The Christian Post's top 10 news stories of 2022 (part 2)

Coach Joe Kennedy at the Bremerton High School football field. | Courtesy of First Liberty Institute

3. Religious liberty victories at home and abroad

Throughout 2022, Christians at home and abroad celebrated what they saw as several victories for religious liberty.

The U.S. Supreme Court ruled in favor of Joe Kennedy, a Washington state high school football coach disciplined for praying on the field after games, in a 6-3 decision. The majority of justices determined that "the Free Exercise and Free Speech Clauses of the First Amendment protect expressions like Mr. Kennedy's." The litigation surrounding Kennedy's prayer after football games dates back to 2016, one year after the school district suspended him.

In another 6-3 decision, the U.S. Supreme Court ruled that Maine's requirement limiting the use of funds for a government tuition aid program violated the Free Exercise Clause of the First Amendment.

In both of the aforementioned U.S. Supreme Court cases, Republican-appointed Justices John Roberts, Clarence Thomas, Samuel Alito, Neil Gorsuch, Brett Kavanaugh and Amy Coney Barrett formed the majority opinion, while Democrat-appointed Justices Stephen Breyer, Sonia Sotomayor and Elena Kagan dissented.

School choice and religious freedom advocates in West Virginia experienced a similar victory when the West Virginia Supreme Court reversed a lower court decision and upheld the Hope Scholarship Program, which provides parents with funding to send their children to private schools or cover expenses related to homeschooling.

In Alabama, the state's High School Athletic Association implemented a policy allowing religious schools to request accommodations in sports schedules so that competitions do not occur on their Sabbath days. The development followed litigation related to the denial of a religious exemption requested by a Seventh-day Adventist-affiliated private school that had to forfeit participation in a playoff basketball tournament because it took place on a Saturday, their day of Sabbath.

Europeans also saw religious liberty victories in 2022.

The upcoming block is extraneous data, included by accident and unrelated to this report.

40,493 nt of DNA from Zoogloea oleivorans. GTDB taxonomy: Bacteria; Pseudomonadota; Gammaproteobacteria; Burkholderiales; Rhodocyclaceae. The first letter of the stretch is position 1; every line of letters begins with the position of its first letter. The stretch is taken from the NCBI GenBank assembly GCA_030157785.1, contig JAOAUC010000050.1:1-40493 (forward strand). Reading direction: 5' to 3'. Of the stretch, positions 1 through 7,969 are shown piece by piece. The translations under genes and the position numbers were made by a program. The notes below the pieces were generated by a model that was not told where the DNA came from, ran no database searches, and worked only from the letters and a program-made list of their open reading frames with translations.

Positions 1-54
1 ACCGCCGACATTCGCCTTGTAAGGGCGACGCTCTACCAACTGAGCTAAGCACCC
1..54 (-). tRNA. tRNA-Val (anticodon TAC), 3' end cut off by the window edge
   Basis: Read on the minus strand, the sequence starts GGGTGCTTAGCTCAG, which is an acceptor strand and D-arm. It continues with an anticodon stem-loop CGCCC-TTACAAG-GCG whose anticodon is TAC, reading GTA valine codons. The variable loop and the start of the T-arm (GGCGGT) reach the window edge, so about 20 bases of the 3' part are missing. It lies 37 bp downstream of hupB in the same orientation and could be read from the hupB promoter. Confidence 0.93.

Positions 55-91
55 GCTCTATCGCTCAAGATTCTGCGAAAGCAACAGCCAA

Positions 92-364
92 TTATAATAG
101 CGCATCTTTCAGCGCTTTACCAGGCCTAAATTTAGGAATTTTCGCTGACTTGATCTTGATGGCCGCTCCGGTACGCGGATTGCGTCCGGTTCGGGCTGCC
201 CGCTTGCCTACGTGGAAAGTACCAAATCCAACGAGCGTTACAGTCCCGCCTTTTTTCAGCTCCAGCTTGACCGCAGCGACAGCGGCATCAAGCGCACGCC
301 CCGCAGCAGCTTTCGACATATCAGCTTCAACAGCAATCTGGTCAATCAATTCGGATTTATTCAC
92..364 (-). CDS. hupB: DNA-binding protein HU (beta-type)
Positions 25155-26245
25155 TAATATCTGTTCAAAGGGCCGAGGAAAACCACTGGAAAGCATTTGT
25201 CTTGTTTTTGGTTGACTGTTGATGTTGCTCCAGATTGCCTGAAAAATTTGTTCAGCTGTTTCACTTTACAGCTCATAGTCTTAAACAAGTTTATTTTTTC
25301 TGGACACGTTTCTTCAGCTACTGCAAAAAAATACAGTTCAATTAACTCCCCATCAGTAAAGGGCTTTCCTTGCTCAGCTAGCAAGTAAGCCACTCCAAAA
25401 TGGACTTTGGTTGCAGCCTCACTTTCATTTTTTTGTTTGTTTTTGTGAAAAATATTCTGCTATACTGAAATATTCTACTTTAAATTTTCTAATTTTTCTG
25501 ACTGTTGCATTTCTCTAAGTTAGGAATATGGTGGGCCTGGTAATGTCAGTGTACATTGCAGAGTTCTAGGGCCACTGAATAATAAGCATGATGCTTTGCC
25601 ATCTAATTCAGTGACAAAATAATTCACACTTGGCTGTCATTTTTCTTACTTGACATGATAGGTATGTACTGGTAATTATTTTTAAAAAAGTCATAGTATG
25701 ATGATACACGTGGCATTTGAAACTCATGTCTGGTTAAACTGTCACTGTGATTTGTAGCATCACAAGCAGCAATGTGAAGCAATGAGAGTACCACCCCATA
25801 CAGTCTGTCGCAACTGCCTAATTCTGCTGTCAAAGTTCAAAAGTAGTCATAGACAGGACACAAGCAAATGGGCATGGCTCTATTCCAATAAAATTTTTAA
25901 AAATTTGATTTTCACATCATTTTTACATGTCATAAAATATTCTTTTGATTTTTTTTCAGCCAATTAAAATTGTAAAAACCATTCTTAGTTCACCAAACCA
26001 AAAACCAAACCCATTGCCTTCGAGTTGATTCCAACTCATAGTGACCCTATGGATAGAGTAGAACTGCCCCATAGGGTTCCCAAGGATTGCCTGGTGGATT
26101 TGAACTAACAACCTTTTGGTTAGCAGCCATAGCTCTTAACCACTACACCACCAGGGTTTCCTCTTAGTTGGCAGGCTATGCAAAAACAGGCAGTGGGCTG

Just after the start of the new year, an employment tribunal in England ruled that a hospital wrongfully discriminated against Christian nurse Mary Onuoha by forcing her to resign after she refused to comply with her employer's demand to stop wearing a cross to work.

Similarly, a British Methodist minister who serves as a chaplain at a hospice threatened with "consequences" for wearing a cross at work received an apology from his employer.

Also, in England, a Christian doctor who faced the loss of his medical license after a patient complained that his offer to pray led to "discomfort" reached a settlement with the National Health Service, allowing him to pray for and with patients if they consent to do so in exchange for attending a one-day course about professional boundaries. 

Hatun Tash, a London-based Christian evangelist who has devoted her career to critiquing and debating others about Islam, received a letter of apology and an $11,000 settlement from the Metropolitan Police for arresting her on two occasions.

Tash's first arrest followed her refusal to leave the scene of a tussle with Islamic men who attacked her for wearing a shirt depicting the Islamic prophet Muhammad while her second detention stemmed from her defense of a fellow preacher's right to free speech during the coronavirus pandemic and its ensuing restrictions.

Last month, prosecutors in the U.K. dropped hate crimes charges against street preacher John Dunn, who was arrested for preaching to two lesbians holding hands about the biblical definition of marriage.

Elsewhere in Europe, A Finnish court dropped all hate speech charges against Finnish Parliament Member Paivi Rasanen and Bishop Juhana Pohjola. An indictment filed by a Finnish prosecutor characterized a 2004 pamphlet they created titled Male and Female He Created Them: Homosexual relationships challenge the Christian concept of humanity as an incitement of hatred against a group.

Rasanen also faced prison time and a fine for a 2019 tweet criticizing the leadership of the Finnish Lutheran Church for embracing LGBT pride month and doubling down on her beliefs on homosexuality in a radio show appearance that same year.

In Pakistan, Christian Stephen Masih was released on blasphemy charges after three years in prison. Masih's Muslim neighbor filed blasphemy charges against him after an argument over a pigeon. Blasphemy is punishable by death in Pakistan.

Ryan Foley contributed to this report

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